Don’t get me wrong, remediation is essential. Still, it is the last resort of a workflow that follows the five functional requirements of the NIST Cybersecurity Framework (CSF) of: Identify, Protect, Detect, Respond, and then Recover if and when necessary.
Prepare for Unexpected Changes
Utilizing a Nex-Gen FIM software that supports a Zero Trust strategy is critical in ensuring the integrity of your IT infrastructure. Rather than depending on AI in the cybersecurity sector where intellect on new and developing threats may be spotty, requiring regular authorization and verification across all users and devices is essential to protect yourself from potential threats.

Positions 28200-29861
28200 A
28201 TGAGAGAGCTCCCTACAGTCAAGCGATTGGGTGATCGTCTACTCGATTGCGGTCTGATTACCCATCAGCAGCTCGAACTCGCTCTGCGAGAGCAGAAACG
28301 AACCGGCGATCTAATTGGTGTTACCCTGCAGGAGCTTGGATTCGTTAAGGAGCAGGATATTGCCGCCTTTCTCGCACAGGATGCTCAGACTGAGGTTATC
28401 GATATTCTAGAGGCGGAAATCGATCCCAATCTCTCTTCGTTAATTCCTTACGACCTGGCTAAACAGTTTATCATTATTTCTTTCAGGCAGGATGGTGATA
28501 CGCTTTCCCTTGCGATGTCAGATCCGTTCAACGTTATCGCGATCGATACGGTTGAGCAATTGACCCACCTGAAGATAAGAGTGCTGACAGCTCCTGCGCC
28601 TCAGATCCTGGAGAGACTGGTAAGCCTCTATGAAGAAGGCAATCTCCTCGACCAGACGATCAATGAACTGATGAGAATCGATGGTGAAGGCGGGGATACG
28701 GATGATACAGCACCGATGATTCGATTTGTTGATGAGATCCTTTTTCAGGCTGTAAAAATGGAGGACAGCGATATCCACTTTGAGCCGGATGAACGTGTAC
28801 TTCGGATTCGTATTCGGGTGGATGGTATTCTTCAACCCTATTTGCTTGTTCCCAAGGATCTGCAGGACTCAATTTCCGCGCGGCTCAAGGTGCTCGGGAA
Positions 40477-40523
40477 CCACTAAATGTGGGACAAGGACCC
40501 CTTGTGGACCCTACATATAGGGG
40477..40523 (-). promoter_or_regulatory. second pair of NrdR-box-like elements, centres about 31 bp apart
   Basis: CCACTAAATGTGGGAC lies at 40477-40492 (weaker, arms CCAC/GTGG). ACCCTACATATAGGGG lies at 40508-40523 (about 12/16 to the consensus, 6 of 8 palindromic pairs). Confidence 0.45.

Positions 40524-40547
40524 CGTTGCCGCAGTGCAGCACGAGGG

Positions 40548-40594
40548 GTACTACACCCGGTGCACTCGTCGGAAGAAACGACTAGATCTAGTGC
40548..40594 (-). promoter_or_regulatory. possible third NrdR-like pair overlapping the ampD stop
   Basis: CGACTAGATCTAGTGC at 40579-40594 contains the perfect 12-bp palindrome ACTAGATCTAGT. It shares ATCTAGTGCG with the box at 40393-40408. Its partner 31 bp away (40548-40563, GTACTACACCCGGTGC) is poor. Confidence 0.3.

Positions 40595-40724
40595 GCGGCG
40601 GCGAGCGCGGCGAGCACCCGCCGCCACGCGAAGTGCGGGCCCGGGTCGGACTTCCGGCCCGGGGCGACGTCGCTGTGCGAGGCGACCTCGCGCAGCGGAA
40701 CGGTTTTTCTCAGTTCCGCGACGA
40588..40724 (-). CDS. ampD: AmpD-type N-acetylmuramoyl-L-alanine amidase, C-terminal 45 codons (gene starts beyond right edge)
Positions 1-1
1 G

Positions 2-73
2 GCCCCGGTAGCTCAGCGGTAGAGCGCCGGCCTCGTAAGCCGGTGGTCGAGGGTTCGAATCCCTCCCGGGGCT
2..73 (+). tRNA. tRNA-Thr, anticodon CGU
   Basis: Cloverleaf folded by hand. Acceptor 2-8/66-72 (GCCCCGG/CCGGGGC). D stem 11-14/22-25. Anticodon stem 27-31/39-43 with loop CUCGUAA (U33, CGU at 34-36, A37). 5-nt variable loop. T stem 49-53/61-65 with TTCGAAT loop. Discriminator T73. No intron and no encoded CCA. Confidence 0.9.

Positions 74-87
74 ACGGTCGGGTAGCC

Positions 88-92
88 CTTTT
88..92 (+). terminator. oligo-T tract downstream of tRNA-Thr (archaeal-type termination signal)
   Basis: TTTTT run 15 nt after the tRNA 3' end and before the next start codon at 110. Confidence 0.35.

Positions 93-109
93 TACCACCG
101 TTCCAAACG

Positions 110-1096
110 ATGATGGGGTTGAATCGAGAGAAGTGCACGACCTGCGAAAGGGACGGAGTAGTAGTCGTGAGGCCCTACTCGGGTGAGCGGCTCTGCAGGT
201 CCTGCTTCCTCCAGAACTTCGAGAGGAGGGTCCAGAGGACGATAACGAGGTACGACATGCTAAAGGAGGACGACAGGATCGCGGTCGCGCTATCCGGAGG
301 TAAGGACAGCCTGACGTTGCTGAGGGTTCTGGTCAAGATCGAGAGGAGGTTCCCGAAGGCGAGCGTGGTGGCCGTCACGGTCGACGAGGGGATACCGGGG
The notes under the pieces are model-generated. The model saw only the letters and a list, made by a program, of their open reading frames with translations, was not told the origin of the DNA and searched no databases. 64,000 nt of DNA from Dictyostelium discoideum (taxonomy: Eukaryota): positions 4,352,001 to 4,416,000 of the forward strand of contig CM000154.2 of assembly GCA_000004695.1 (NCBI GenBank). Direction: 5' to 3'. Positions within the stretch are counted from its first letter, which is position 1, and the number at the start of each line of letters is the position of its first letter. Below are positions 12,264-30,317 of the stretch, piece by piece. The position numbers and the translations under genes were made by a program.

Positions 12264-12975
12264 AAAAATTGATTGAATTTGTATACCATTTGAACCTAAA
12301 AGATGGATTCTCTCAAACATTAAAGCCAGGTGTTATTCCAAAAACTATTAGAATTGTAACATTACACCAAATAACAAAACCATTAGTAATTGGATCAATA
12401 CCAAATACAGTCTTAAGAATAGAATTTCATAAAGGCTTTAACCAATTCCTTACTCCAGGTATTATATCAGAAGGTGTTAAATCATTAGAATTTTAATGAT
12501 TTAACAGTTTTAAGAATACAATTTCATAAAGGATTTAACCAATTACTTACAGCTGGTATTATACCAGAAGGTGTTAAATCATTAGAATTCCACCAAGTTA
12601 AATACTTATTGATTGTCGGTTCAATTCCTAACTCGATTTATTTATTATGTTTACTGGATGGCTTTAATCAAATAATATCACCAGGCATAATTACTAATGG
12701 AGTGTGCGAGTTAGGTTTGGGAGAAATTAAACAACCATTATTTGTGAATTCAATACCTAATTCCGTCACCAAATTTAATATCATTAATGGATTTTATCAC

CimTrak offers you the ability to quickly manage unexpected changes in your infrastructure through detailed alerts when changes occur and allows you to automatically roll back those changes. To learn more about what you need to implement an effective Zero Trust strategy in your environment, download the Missing Components of Zero Trust report.
April 25, 2023